The trial of Monsignor William Lynn on charges of child endangerment for allegedly permitting predatory priests to continue in ministry took an interesting turn today with the testimony of a sister who said Lynn could've removed an abusive priest if he really wanted to.The sister, not named in news accounts because she was herself a sexual-abuse victim as a girl, challenged Monsignor Lynn's defense, which is based on the assertion that he didn't have authority to remove a priest from his job.The sister said Lynn, who was secretary of the Office of Clergy in the Philadelphia archdiocese, had the power to at least suggest removing a miscreant priest, and that given his position, the archbishop would have likely signed off. And besides, she said, there was another choice: You can also say, I cannot do this. ... You can walk away.That's the line that grabbed my attention. Leaving aside the legal issues - and I don't think "following orders" is a good defense to rely on - it raises the moral issue of duty to one's conscience.As journalist Ralph Cipriano wrote in a blog post, "It was a simple, but powerful declaration coming from a nun who herself was an administrator down at archdiocese HQ."There has been a great deal of discussion in the church lately about freedom of conscience and use of civil disobedience to oppose unjust government regulation. Perhaps this testimony in the Lynn trial can further discussion about how freedom of conscience applies within the church - when it is appropriate or even required to disobey in conscience.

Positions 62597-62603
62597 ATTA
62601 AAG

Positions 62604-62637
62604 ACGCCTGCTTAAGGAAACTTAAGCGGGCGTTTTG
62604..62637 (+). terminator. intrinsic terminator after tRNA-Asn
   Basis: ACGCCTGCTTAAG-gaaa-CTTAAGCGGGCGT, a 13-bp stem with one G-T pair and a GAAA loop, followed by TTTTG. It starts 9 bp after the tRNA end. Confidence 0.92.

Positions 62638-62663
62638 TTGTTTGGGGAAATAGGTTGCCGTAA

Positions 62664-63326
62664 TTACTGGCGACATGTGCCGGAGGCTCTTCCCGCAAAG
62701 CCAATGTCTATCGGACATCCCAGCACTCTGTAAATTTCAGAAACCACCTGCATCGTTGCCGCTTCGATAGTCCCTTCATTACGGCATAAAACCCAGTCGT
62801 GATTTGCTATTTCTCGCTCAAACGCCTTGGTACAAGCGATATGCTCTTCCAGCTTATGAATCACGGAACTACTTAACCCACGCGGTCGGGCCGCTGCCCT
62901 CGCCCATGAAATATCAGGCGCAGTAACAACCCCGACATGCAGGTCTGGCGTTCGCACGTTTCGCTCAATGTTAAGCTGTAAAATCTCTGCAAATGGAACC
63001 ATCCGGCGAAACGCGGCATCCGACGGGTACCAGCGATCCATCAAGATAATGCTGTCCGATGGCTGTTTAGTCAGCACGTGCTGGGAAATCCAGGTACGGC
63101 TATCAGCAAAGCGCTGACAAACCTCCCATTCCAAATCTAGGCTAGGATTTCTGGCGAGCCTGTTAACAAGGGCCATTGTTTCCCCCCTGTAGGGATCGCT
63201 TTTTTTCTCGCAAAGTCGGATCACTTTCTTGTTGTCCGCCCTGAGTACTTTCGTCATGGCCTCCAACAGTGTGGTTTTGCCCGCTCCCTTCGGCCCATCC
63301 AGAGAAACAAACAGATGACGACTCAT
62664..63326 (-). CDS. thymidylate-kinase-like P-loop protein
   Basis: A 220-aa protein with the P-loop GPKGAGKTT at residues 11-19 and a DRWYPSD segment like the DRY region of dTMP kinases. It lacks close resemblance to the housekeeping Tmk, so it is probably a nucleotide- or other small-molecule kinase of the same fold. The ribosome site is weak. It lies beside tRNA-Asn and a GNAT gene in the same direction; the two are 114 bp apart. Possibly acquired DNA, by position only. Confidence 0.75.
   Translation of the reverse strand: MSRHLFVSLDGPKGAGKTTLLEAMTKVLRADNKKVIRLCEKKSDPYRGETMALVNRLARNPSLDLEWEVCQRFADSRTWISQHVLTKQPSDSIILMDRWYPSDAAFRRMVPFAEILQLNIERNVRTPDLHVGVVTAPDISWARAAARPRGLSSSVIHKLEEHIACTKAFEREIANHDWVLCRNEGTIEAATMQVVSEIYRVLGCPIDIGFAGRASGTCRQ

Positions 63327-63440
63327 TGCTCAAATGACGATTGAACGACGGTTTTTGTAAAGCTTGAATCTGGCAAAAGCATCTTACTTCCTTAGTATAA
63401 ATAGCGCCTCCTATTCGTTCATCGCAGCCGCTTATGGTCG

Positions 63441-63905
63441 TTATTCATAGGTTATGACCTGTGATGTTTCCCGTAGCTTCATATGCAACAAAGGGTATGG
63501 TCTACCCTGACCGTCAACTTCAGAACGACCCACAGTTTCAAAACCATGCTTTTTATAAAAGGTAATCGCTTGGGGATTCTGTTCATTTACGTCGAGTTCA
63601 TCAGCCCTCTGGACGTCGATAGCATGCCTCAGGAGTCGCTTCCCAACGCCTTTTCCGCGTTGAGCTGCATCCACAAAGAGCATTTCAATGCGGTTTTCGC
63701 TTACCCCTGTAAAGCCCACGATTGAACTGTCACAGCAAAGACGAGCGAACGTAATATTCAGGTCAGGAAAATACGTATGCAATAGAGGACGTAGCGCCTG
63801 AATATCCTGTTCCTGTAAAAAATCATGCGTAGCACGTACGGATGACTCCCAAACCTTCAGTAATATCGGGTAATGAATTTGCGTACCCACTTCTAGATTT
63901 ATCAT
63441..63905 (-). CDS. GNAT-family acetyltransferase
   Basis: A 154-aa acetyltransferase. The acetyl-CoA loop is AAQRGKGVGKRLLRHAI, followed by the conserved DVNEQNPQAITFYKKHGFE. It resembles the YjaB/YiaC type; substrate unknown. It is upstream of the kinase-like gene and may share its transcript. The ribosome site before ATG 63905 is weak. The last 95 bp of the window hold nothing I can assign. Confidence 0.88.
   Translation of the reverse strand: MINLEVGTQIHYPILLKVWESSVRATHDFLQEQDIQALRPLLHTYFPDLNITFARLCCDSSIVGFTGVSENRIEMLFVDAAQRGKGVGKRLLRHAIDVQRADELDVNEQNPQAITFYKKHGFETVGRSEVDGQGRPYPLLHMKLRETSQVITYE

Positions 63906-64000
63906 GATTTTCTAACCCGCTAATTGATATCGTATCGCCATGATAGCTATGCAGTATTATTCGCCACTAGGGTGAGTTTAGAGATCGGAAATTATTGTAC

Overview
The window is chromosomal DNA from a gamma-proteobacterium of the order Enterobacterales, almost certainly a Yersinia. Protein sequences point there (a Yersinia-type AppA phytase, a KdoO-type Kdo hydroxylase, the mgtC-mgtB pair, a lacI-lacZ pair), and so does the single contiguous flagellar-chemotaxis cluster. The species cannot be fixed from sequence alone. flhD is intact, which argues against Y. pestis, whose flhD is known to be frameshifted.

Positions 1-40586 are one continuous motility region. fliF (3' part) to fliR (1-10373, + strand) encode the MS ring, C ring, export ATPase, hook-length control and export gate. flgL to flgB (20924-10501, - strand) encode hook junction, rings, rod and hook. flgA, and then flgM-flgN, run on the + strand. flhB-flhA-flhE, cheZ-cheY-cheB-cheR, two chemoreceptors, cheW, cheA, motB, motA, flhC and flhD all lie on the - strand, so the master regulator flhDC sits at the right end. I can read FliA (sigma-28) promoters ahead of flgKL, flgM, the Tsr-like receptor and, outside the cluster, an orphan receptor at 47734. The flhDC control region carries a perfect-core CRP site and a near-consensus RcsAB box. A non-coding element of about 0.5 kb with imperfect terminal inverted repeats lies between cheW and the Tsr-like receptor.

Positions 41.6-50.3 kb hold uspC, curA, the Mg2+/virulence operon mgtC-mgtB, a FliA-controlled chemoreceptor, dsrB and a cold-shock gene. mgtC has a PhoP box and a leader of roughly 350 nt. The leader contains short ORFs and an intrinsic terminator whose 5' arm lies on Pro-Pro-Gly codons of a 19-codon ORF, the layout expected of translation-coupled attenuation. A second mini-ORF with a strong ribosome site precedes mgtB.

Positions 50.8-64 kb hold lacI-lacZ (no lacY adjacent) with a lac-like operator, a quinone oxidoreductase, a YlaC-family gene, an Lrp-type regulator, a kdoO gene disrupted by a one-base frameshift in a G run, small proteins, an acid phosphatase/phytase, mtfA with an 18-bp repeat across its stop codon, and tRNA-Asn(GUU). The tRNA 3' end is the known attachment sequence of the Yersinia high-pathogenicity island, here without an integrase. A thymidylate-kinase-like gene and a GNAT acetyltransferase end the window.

Paul Moses, a contributing writer at Commonweal, is the author of The Saint and the Sultan: The Crusades, Islam and Francis of Assisi's Mission of Peace (Doubleday, 2009) and An Unlikely Union: The Love-Hate Story of New York's Irish and Italians (NYU Press, 2015). Follow him on Twitter @PaulBMoses.